What to do about Stagnation

For the last 6 years or so my expectation of the future direction of humanity has been dominated by “The Great Stagnation.”  In it Tyler Cowen clearly lays out the empirical case that economic growth has slowed significantly since the mid 20th century. While Cowen believed that growth would eventually return to the levels of the 20th century I was less sanguine. We know that 2% exponential growth cannot continue forever.  In 10,000 years at 2% average real growth we the world economy would be 10^86 times larger than it is now. 10^86 is around the number of atoms in the visible universe, so each atom would have to be producing as much economic output as the whole world does now. I find that implausible. So, the simplest model is to draw a line from our current level of growth down to 0. There should be some volatility around that downward sloping line but there is no reason to assume that it will ever return for a long period of time to the highs that we have achieved in the past.

When I put it that way, I still find it fairly persuasive. In the very long run we simply cannot have fast exponential growth. My personal and emotional takeaway from this fact was that I and my progeny should focus on zero-sum status games. In the long run, zero-sum games have to be much more important than progress. There is an infinite amount of fighting that can be done about how the pie should be divided but the size of the pie will always be finite. So doesn’t it make more sense to focus on doing well in the fight rather than trying to grow the pie? I’m not so sure anymore.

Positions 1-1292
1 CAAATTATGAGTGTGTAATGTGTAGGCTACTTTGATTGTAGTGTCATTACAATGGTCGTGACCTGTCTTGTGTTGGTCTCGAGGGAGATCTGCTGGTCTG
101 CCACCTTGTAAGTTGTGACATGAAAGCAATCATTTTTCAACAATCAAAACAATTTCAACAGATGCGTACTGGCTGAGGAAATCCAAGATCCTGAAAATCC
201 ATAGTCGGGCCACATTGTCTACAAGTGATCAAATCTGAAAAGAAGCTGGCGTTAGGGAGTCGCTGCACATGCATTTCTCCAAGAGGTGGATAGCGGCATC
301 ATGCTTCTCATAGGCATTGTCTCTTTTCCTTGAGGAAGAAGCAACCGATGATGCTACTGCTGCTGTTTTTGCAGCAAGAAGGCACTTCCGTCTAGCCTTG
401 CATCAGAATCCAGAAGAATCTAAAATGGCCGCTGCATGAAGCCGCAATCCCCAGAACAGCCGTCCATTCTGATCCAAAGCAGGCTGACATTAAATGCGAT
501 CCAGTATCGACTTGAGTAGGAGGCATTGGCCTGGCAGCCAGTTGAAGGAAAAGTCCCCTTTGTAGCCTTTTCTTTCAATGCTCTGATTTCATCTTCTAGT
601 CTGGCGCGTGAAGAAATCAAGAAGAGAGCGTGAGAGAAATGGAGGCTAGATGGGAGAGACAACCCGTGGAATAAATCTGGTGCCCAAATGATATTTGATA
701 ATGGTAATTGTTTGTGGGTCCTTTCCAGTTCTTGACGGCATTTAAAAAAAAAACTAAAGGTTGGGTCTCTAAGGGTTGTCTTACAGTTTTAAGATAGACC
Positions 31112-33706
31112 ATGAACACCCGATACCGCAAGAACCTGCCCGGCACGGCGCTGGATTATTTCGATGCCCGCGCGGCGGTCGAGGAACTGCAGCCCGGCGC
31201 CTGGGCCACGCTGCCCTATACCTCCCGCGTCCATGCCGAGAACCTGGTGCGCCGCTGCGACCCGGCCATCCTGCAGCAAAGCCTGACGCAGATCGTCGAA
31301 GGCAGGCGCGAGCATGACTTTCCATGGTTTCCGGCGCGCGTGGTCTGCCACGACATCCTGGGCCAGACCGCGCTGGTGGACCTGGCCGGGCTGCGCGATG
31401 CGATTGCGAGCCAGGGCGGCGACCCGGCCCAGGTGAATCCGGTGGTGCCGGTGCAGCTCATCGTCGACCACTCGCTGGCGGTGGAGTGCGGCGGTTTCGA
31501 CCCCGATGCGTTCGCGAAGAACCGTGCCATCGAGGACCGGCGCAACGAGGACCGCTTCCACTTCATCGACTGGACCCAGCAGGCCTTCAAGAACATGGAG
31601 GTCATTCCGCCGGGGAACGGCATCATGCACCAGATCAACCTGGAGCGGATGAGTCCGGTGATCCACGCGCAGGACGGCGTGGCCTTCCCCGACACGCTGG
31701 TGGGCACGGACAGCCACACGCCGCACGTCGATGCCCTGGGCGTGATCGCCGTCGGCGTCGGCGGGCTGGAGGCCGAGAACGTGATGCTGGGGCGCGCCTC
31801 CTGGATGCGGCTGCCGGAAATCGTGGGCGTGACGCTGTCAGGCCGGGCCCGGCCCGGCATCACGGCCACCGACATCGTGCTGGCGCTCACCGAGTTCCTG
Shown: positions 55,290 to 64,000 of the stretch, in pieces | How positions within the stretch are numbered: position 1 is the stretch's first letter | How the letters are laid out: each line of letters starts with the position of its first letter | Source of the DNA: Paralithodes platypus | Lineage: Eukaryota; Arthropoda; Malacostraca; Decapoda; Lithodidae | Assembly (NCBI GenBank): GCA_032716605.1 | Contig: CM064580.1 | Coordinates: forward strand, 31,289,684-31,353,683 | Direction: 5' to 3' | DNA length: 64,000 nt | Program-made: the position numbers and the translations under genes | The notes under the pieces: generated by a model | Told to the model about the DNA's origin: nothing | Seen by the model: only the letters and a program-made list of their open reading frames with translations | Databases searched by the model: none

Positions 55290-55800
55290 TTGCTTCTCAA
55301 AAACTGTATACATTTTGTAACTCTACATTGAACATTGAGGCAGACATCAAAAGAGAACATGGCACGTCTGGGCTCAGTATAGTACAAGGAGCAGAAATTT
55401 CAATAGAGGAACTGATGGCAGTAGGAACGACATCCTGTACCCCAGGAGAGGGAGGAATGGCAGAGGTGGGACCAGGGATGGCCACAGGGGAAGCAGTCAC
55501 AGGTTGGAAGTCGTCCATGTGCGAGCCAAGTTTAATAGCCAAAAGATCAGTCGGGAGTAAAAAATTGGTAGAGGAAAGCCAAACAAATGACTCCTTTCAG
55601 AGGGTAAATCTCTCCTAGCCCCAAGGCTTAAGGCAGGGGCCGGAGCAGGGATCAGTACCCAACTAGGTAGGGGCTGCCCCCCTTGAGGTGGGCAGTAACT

Consider Elon Musk’s accomplishment yesterday. He inspired the world by launching a car into space on a rocket that isn’t nearly as powerful as ones that existed 50+ years ago.  The main innovation that SpaceX has accomplished is to get rocket stages to do controlled descents that allow them to be reused. Its amazing to watch the booster rockets land and it should, in theory, lower the cost of delivering cargo to space, though not to the point where we can do a lot more useful things. Its not the kind of innovation that is going to add a lot to global growth, but it might inspire some people to buy Tesla’s and that would be a big win for Musk.  Innovation inspires people. It gives people hope. Its a great strategy for getting yourself a bigger piece of the pie. And beyond its effectiveness as a cynical mode of separating hopeful people from their money, its personally satisfying to feel like you are contributing to human progress. Waking up every day feeling like my only mission was to redirect resources to me and my kids was getting pretty old frankly. Time to start trying to actually make the world a better place.


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